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The Ending Of I Am All Girls Explained

The South African crime thriller "I Am All Girls," a Netflix original, is a harrowing exploration of the impacts of human trafficking both on its victims and those who fight to stop it. The film tells the stories of two women who are linked by a similar mission. Jodie Snyman (Erica Wessels) is a detective who has been working tirelessly on a major trafficking case but always appears to be one step behind the culprits. She works with Ntombizonke "Ntombi" Bapai (Hlubi Mboya), a forensic scientist with a quiet demeanor and a troubled past.

Toward the beginning of the film, Jodie is assigned to the case of a recently murdered man who was found in a park with initials carved into his chest. She learns that this man was a suspected pedophile and the initials on his chest are those of a young girl who went missing years ago. When similar murders follow, Jodie suspects they are linked to her trafficking investigation.

Meanwhile, she gets closer to Ntombi, whose past begins to unfurl. When she was young, Ntombi was kidnapped at the behest of a prominent member of the National Party, which ruled South Africa during the apartheid years, named FJ Nolte (Deon Lotz). Most of Nolte's victims were trafficked to Iran, but Ntombi ended up in a brothel in South Africa, where she was able to educate herself and begin a new life. However, that doesn't mean she's left the past in the past.

It's not long before the film reveals Ntombi to be the person committing the murders Jodie is investigating. And soon the two women find themselves on a collision course not just with each other, but also the powerful men at the heart of the trafficking operation.

Ntombi's name is also her mission

As the movie careens toward its intense conclusion, both Jodie's colleague Officer Arendse (Brendon Daniels) and boss Captain Mululeki (Mothusi Magano) have begun to suspect that the killer is connected to the investigation. Thanks to their close relationship, Jodie has put the pieces together and realizes that it's Ntombi.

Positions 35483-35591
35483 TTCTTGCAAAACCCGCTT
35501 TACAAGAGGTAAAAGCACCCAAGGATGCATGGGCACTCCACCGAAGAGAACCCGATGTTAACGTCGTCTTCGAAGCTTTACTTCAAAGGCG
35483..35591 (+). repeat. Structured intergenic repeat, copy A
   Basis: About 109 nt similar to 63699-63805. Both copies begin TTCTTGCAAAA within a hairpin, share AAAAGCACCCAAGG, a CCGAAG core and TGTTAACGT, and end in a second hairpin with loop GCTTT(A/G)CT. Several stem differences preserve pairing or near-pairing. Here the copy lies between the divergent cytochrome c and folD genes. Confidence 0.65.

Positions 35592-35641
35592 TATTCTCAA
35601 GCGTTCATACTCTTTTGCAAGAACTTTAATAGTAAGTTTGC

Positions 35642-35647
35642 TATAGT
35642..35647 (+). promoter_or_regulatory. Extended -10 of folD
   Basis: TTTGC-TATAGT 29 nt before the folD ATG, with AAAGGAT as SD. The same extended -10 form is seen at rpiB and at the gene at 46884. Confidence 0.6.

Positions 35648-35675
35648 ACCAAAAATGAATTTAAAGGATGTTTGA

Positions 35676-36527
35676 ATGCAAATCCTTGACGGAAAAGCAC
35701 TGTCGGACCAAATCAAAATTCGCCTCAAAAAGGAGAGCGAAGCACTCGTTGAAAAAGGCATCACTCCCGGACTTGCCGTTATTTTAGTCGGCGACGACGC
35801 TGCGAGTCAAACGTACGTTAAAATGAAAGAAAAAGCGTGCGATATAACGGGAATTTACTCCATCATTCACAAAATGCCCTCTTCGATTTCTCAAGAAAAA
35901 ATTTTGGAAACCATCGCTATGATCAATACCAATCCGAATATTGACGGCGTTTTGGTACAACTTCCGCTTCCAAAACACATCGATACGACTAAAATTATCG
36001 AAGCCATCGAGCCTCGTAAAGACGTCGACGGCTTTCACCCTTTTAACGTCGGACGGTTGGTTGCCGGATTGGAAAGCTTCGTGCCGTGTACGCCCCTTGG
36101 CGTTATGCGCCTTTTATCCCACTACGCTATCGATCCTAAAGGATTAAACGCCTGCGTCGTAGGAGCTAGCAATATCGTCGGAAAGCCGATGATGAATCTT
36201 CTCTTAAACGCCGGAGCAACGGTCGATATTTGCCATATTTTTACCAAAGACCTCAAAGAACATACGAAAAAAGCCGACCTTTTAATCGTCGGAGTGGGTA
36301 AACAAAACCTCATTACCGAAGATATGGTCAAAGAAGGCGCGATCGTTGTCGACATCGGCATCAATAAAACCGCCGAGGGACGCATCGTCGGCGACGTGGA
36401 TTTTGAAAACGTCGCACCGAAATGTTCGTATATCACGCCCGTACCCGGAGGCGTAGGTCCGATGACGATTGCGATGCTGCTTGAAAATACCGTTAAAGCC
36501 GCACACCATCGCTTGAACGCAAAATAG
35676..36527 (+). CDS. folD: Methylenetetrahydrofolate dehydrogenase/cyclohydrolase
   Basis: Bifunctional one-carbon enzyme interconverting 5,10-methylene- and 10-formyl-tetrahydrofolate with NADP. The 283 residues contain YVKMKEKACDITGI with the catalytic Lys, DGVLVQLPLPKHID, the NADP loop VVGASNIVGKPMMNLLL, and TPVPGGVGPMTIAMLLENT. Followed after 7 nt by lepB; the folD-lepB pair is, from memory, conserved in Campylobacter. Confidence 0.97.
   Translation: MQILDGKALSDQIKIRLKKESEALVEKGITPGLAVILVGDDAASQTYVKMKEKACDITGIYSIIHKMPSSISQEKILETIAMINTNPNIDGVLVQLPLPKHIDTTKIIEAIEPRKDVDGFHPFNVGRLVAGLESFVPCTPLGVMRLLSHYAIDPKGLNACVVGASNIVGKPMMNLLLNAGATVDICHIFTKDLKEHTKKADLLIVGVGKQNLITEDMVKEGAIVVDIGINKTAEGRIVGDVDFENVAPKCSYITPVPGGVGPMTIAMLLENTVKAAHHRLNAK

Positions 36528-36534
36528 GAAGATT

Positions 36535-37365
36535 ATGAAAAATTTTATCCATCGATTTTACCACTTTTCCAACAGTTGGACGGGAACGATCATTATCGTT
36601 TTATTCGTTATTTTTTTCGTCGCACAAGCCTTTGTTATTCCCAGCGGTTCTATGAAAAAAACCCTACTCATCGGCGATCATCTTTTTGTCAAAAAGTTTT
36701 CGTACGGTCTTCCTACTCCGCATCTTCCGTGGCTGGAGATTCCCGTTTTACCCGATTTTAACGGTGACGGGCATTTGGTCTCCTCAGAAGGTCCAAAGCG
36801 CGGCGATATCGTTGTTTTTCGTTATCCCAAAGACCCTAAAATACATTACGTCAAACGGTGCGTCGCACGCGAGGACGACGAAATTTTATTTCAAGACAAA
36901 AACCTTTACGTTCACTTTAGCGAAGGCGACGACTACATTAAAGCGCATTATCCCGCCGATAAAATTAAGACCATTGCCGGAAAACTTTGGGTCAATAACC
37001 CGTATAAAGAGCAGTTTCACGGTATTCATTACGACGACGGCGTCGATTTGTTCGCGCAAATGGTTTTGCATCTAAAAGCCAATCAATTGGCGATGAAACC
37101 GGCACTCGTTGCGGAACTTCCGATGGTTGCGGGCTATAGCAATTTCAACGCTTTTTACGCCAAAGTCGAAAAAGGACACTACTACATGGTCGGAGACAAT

When a prominent businessman who was arrested as part of the investigation named Salim Khan (Afzal Kahn) gets off on a technicality, Jodie takes Ntombi to trail him as he leaves prison. It's clear that Jodie has intentions other than arresting Ntombi for her crimes, however, Ntombi is deeply uncomfortable now that it's obvious that her identity as the killer is known.

A car crash with the Khan's SUV leaves Jodie incapacitated. But Ntombi is able to climb out of the wreckage and kidnap Khan, bringing him to be detained along with another man who is part of the trafficking ring. As the two struggle against their restraints, Ntombi removes the mask she wears to commit her murders and says, "My name is Ntombizonke Bapai. My first name, it means 'all girls.'"

While the killings Ntombi commits are deeply personal, this declaration clarifies that she is also seeking vengeance for other girls who weren't able to get away like she did. While Jodie is talkative, scattered, and headstrong, Ntombi is quiet, fastidious, and intense. However, like Jodie's single-minded determination to use her position as a detective to help free victims of trafficking, Ntombi is on her own mission to seek retribution for the girls who have already been lost.

And while it may seem like their approaches put them at conflicting ends of this particular fight, as the last act demonstrates, Jodie isn't opposed to Ntombi's mission.